The number of displaced families who have returned to Ninawa province since it was liberated from the "Islamic State of Iraq and Syria" (ISIS) currently stands at 201,080, the Ministry of Migration and Displacement said Monday (July 23rd).
Iraqi security forces facilitated the return of 123,396 families, while 77,684 have been returned by the ministry’s departments, said Ali Jahankir, assistant director of the ministry's Branch Affairs Department.
The families have returned to six major Ninawa cities: Mosul, al-Qayyarah, al-Hamdaniya, Tal Afar, Sinjar and Makhmour.
"The city of Mosul has the highest return rate, with a total of 71,737 families who have gone back to the western part of the city and 58,187 families to its eastern part," said Jahankir.
The voluntary return of families is continuing uninterrupted, he said.
The ministry's data on returning citizens "indicates a new decline in the number of displaced families from Ninawa residing in camps and shelters or in areas in the Kurdish region", he added.
A total of 40,997 families from Mosul are still in displacement, Jahankir said, adding that they are distributed among 13 camps in Ninawa province, most notably the camps of al-Jadaa, Hamam al-Aalil, Hassan Sham and al-Salamiyah.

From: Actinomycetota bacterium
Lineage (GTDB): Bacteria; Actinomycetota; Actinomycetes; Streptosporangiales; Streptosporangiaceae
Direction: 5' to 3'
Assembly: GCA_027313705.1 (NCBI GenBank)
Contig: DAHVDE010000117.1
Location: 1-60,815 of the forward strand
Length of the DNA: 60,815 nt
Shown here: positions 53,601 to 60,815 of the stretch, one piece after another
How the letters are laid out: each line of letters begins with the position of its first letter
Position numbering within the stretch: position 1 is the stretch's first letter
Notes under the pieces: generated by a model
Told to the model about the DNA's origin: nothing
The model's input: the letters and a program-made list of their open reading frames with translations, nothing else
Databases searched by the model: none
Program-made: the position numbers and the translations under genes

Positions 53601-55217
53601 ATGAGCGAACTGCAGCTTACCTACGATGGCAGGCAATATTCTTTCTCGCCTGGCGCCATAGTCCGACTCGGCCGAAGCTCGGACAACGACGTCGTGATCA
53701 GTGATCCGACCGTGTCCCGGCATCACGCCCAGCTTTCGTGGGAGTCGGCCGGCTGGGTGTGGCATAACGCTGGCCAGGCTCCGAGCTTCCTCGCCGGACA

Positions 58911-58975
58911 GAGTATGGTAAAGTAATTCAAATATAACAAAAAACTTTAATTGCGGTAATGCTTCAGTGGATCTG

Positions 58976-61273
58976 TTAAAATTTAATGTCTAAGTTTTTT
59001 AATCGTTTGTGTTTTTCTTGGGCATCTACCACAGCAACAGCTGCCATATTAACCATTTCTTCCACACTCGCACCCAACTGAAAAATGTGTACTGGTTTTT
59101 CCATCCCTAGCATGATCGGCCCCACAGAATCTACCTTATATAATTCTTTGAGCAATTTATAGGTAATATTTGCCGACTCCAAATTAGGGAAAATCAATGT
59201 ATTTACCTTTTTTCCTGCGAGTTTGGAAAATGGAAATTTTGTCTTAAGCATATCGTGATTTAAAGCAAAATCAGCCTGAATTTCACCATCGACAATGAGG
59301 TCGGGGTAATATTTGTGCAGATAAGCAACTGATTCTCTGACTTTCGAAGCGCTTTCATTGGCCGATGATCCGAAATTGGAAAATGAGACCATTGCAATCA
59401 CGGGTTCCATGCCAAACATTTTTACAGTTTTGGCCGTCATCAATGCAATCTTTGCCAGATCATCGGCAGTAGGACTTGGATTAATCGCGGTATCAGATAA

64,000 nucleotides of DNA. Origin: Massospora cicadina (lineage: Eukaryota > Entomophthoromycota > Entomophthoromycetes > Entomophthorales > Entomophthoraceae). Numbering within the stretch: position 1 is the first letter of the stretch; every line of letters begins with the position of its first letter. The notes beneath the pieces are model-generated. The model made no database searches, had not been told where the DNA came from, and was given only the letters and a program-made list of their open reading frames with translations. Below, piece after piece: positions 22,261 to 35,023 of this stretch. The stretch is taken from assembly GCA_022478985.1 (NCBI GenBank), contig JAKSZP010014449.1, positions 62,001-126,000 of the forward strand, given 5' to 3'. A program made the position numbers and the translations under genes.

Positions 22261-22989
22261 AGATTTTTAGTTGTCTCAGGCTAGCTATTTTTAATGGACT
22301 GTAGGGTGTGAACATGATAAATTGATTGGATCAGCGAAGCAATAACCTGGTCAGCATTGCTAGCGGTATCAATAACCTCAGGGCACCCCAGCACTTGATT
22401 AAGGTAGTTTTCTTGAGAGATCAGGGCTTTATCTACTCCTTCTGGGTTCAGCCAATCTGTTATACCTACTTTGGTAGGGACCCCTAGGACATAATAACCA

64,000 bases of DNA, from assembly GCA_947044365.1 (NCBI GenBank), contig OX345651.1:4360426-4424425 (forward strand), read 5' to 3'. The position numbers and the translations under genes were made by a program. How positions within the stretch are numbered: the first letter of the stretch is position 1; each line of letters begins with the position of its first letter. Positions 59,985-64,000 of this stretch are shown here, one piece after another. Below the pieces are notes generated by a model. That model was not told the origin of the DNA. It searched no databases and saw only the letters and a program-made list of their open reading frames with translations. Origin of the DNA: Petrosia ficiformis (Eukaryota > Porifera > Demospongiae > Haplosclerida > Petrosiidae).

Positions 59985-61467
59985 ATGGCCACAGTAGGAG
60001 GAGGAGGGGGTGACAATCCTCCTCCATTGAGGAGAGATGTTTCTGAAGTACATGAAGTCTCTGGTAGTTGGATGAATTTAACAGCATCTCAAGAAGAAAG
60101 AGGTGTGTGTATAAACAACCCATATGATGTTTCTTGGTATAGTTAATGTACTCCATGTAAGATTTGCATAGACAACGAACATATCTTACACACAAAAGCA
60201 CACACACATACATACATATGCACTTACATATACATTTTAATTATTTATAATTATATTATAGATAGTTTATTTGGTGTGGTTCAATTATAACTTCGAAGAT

The number of returnees has picked up pace since the liberation of Mosul last year, he said, with the resumption of public services.
In any area where basic services, such as water and electricity, are rehabilitated, the local population begins to return gradually, he noted.
"Western Mosul was the most affected by the terrorist operations and the war, especially in the Old City," he said, "but services are improving and we are recording an increase in its population’s return."
The ministry provides emergency food and relief assistance to any returning family and helps any institution that works to provide support to returnees and help them resettle in their original areas, he said.